Toronto Blue Jays News

Blue Jays: Drafted, But Not Signed All-Stars

SECAUCUS, NJ - JUNE 5: Commissioner Allan H. Bud Selig speaks at the podium during the MLB First-Year Player Draft at the MLB Network Studio on June 5, 2014 in Secacucus, New Jersey. (Photo by Rich Schultz/Getty Images)
SECAUCUS, NJ - JUNE 5: Commissioner Allan H. Bud Selig speaks at the podium during the MLB First-Year Player Draft at the MLB Network Studio on June 5, 2014 in Secacucus, New Jersey. (Photo by Rich Schultz/Getty Images) /
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CLEARWATER, FL – FEBRUARY 23: Aaron Nola #27 of the Philadelphia Phillies warms up prior to a spring training game against the Pittsburgh Pirates at Spectrum Field on February 23, 2020 in Clearwater, Florida. (Photo by Carmen Mandato/Getty Images)
CLEARWATER, FL – FEBRUARY 23: Aaron Nola #27 of the Philadelphia Phillies warms up prior to a spring training game against the Pittsburgh Pirates at Spectrum Field on February 23, 2020 in Clearwater, Florida. (Photo by Carmen Mandato/Getty Images) /

Drafting Brothers

Aaron Nola
Sometimes you want a player so bad that you will go out of your way to entice them.  In the 2011 draft, the Blue Jays tried bringing in brothers Aaron and Austin Nola.  Toronto scouts had gone out to Baton Rouge Catholic High School in Louisiana and found a high school kid stand out named Aaron Nola.  Aaron was a dominating pitcher at the high school level as he went 21-2 over three seasons that saw his ERA drop from 1.85 to 1.50 to 1.00 in each year.  He was named Player of the Year by the Louisiana Sports Writers Association and voted Mr. Baseball for the state.  Toronto used their 22nd Round Pick to select the pitcher; to also entice him they selected his older brother Austin in the 31st Round.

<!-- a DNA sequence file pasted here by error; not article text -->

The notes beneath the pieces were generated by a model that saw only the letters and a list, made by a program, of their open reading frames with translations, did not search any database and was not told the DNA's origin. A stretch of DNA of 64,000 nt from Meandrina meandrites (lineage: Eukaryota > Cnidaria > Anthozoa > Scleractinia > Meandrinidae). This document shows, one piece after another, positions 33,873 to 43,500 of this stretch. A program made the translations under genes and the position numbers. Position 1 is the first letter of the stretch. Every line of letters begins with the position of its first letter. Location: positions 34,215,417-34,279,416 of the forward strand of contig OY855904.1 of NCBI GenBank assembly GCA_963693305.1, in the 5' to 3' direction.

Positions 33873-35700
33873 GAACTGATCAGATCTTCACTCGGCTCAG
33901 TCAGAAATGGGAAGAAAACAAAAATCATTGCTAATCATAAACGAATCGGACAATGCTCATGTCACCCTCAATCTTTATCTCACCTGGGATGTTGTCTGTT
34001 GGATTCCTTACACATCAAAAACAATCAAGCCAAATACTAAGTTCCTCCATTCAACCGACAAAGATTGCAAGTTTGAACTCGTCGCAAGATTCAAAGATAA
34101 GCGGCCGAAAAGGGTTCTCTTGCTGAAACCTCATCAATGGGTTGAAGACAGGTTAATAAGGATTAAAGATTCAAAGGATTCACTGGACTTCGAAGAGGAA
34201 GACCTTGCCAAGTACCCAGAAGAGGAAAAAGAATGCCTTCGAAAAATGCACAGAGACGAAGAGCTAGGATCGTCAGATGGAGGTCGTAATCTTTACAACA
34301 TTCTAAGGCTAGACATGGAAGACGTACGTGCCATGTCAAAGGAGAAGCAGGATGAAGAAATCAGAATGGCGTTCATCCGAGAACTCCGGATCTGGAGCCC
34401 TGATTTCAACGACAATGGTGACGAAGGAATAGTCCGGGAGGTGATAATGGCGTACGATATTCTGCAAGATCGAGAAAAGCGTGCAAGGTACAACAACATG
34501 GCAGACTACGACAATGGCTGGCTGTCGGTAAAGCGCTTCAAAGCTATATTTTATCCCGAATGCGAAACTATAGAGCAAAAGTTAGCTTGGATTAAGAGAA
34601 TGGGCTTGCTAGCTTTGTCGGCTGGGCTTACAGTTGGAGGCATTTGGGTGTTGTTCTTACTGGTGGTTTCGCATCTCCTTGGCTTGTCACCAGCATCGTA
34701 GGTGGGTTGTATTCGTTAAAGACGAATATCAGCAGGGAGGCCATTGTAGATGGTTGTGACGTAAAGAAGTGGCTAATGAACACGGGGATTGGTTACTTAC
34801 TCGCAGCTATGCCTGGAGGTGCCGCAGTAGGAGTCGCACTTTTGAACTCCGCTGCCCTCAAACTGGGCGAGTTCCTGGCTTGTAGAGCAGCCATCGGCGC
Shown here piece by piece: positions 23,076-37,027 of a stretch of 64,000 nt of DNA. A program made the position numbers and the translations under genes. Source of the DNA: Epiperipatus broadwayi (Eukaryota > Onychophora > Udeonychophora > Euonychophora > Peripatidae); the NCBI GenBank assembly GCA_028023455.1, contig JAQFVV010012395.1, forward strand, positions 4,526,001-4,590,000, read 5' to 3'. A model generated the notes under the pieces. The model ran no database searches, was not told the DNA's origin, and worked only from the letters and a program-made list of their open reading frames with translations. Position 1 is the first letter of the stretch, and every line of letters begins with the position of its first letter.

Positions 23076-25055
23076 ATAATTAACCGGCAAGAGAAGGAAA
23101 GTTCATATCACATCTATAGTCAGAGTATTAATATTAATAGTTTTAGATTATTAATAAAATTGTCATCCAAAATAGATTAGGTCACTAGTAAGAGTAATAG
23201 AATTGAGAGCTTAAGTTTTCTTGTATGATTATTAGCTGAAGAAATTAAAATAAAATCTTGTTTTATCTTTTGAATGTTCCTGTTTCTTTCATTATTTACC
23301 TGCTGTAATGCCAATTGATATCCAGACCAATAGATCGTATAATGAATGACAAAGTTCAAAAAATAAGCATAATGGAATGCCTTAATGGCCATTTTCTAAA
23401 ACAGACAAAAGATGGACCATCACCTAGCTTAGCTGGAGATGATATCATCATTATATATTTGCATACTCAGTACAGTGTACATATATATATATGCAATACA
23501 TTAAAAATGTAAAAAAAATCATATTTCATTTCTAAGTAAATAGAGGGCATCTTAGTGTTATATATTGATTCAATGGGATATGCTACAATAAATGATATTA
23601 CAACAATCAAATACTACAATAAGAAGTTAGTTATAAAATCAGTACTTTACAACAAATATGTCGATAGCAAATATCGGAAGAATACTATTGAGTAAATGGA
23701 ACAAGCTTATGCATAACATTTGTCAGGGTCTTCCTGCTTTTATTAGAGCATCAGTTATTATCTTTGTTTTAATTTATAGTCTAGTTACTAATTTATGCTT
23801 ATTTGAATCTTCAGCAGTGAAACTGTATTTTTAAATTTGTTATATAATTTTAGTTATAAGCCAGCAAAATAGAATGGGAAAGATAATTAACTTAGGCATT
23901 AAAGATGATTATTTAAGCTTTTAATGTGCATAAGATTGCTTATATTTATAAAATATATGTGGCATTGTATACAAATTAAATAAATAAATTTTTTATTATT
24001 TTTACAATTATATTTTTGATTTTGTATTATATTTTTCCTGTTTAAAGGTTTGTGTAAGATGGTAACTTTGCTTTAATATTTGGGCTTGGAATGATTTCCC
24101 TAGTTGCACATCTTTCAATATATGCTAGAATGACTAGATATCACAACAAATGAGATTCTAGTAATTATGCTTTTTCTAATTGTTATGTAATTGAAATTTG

Austin and Aaron took the opportunity to play baseball together in 2012 at Louisiana State University and turned down all offers from the Blue Jays.  Their one year of being able to play together, Austin who played infield hit .299 with 21 extra-base hits and was named the team’s top scholar-athlete.  Austin would get drafted again the next year and is now playing for the Seattle Mariners.  Aaron would pitch in 19 games, starting 16 of them and posted a 7-4 record and 3.61 ERA in his first year with the team.

After his brother left, Aaron dominated the NCAA level.  Over the next two years, Aaron would post a 23-2 record 1.52 ERA which led to him being draft seventh overall by the Philadelphia Phillies in the 2014 draft.  Nola is still just 26 years of age and already has five years of experience with the Phillies that has led to a 53-35 record, including finishing third in Cy Young voting in 2018 that saw him also pitch in an All-Star Game.

Nola is currently signed for three more years in Philadelphia before he can even become a free agent.  Through just a fraction of what should be a successful career, Nola has already brought his career WAR to 19.4.

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